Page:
Responsibilities and Responsibility-Driven Design

A popular way of thinking about the design of software objects and also larger-scale components is in terms of responsibilities, roles, and collaborations.

This is part of a larger approach called responsibility-driven design or RDD 

Basically, these responsibilities are of the following two types: doing and knowing.

Doing responsibilities of an object include:

·         doing something itself, such as creating an object or doing a calculation

·         initiating action in other objects

·         controlling and coordinating activities in other objects

Knowing responsibilities of an object include:

·         knowing about private encapsulated data

·         knowing about related objects

·         knowing about things it can derive or calculate



Who should be responsible for creating a new instance of some class?

The creation of objects is one of the most common activities in an object-oriented system. Consequently, it is useful to have a general principle for the assignment of creation responsibilities.


Assign class B the responsibility to create an instance of class A if one of these is true (the more the better):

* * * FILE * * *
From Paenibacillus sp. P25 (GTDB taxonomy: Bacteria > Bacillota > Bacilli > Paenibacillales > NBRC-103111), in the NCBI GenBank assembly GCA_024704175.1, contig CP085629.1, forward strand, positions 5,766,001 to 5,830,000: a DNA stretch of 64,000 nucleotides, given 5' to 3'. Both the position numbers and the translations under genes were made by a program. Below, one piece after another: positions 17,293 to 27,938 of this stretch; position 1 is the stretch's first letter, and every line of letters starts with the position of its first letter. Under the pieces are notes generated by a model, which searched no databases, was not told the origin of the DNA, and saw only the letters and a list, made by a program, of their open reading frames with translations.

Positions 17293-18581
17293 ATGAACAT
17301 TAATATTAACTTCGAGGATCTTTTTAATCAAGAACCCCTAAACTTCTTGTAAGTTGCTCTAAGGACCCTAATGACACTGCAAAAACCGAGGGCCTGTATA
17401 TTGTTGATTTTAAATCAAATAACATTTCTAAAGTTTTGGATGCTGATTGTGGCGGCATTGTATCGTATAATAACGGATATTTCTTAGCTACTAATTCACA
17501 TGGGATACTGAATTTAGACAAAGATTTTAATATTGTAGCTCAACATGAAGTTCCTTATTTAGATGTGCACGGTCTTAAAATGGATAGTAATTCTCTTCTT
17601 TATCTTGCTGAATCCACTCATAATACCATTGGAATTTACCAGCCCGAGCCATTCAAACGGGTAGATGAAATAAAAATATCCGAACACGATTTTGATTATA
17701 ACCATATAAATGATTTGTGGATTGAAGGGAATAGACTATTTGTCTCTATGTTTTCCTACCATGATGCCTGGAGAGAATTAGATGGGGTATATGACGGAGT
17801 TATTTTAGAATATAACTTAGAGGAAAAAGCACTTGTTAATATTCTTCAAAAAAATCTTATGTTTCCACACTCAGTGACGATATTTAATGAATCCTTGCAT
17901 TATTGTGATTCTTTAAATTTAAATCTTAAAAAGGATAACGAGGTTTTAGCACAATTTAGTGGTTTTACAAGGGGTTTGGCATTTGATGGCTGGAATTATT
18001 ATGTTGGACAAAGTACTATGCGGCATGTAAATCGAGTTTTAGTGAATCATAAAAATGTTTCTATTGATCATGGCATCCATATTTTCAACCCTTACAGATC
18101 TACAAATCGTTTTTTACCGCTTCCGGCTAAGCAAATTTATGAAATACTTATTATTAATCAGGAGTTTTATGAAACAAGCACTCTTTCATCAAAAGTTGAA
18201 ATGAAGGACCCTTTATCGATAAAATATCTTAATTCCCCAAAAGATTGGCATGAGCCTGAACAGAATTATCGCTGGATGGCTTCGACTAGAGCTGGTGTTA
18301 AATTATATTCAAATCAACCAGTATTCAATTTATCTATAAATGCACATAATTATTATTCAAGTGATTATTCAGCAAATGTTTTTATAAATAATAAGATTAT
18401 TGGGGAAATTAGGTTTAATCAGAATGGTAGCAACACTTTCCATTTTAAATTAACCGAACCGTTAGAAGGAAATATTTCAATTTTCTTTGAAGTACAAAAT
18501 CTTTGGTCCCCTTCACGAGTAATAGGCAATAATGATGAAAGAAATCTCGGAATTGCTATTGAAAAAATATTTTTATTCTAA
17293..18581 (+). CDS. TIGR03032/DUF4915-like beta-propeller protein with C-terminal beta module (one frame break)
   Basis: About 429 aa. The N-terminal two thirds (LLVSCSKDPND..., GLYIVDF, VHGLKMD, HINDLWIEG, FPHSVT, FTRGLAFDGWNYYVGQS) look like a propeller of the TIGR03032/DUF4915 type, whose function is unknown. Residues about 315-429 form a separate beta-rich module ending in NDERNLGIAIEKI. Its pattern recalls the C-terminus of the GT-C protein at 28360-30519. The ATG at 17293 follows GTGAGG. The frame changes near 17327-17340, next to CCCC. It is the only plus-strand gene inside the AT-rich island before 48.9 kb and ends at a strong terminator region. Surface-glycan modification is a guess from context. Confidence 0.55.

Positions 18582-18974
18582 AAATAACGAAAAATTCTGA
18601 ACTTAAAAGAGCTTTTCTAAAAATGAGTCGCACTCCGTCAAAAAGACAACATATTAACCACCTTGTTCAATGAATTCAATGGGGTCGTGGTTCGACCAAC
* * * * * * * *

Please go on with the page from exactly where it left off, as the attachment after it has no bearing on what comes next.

·         B "contains" or compositely aggregates A.

·         B records A.

·         B closely uses A.

·         B has the initializing data for A that will be passed to A when it is created. Thus B is an Expert with respect to creating A.

B is a creator of A objects.


Information Expert (or Expert)


What is a general principle of assigning responsibilities to objects?


Assign a responsibility to the information expert the class that has the information necessary to fulfill the responsibility.

Do we look in the Domain Model or the Design Model to analyze the classes that have the information needed? The Domain Model illustrates conceptual classes of the real-world domain; the Design Model illustrates software classes.


1.      If there are relevant classes in the Design Model, look there first.

2.      Otherwise, look in the Domain Model, and attempt to use (or expand) its representations to inspire the creation of corresponding design classes.